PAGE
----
Nostalga for the place of birth
On my way to and from the Northern California Redwoods, I stopped in San Francisco, which is basically my hometown. I spent 14 years of my life there. In general I don’t feel particularly nostalgic for this town I grew up in, though I do have a fascination for my past. Why? I see how it has shaped me psychologically and the negative feelings and resentments from my childhood have caused me quite a bit of difficulty in my spiritual practice. It is a two edged sword, first helping me come to Krishna, and then presenting "issues" or attachments to be purified. It is funny how the motivations and consciousness that brought us to Krishna have to be transcended in time to call our spiritual progress.
In addition to my sadhana (which is the real "healing" method for our ultimate disease of the body) I have spent many years sorting out my past, trying to learn its secrets and lessons, and making peace with it and my parents less then ideal way of raising me (though perfect karmically). I find it amazing, though understandable how unprepared most of us are for this job of parenting which so affects our children. With all my years of mediocre sadhana I still found I also needed counseling and the introspection it fosters, self help books, personal growth workshops, and endeavoring for spiritual understanding. In some ways I feel I have risen above much of the negative aspects of my past, though our conditioning is deep and has unexpected surprises.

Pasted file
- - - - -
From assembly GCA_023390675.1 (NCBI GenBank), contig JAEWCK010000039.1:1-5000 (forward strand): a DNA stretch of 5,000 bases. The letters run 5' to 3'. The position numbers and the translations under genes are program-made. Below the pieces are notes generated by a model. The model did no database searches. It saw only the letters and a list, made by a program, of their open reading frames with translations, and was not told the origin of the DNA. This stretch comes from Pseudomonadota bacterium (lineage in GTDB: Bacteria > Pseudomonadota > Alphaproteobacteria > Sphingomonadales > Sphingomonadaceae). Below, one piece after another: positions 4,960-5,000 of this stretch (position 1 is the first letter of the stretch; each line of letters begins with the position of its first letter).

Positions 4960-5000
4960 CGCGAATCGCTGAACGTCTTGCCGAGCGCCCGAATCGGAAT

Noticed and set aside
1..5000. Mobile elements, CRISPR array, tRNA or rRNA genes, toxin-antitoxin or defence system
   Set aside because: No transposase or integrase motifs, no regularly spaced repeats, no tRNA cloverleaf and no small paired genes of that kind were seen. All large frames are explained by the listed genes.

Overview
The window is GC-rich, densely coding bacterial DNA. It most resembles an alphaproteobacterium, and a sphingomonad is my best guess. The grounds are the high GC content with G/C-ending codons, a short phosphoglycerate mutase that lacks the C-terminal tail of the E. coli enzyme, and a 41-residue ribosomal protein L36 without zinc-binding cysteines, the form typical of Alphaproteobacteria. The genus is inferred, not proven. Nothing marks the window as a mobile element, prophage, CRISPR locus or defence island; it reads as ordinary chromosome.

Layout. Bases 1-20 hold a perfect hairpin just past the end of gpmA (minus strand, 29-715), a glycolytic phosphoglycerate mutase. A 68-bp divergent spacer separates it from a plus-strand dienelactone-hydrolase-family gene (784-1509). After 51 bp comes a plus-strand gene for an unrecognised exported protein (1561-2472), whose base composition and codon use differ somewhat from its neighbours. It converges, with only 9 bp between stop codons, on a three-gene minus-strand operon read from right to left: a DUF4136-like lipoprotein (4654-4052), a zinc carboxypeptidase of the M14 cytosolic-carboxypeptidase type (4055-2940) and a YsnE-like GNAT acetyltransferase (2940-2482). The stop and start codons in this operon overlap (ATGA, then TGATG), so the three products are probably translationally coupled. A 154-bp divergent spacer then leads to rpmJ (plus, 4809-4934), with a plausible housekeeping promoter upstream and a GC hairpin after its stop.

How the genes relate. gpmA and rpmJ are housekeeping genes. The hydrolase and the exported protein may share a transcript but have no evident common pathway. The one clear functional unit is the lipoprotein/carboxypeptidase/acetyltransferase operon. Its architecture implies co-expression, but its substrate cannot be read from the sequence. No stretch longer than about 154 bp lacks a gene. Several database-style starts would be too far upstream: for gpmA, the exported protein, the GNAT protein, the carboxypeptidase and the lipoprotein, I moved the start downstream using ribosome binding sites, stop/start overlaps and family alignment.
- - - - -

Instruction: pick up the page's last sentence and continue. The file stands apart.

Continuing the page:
Even though I accept I am still affected by my intense childhood conditioning (which is the way our past life's karma imprints us), I was still taken by surprise at my affectionate feelings--attachments--for the surroundings I grew up in. It seems we have layers of self understanding which come to us when we are ready to learn.
The surroundings were so familiar yet I realized how small my childhood vision was. As a child I just saw my immediate area with few details. Currently I am quite a detail person, so with my adult eyes there were just so many things I noticed for the first time on this visit. I just couldn’t get enough of it---like an explorer deciphering an ancient code with important lessons for today!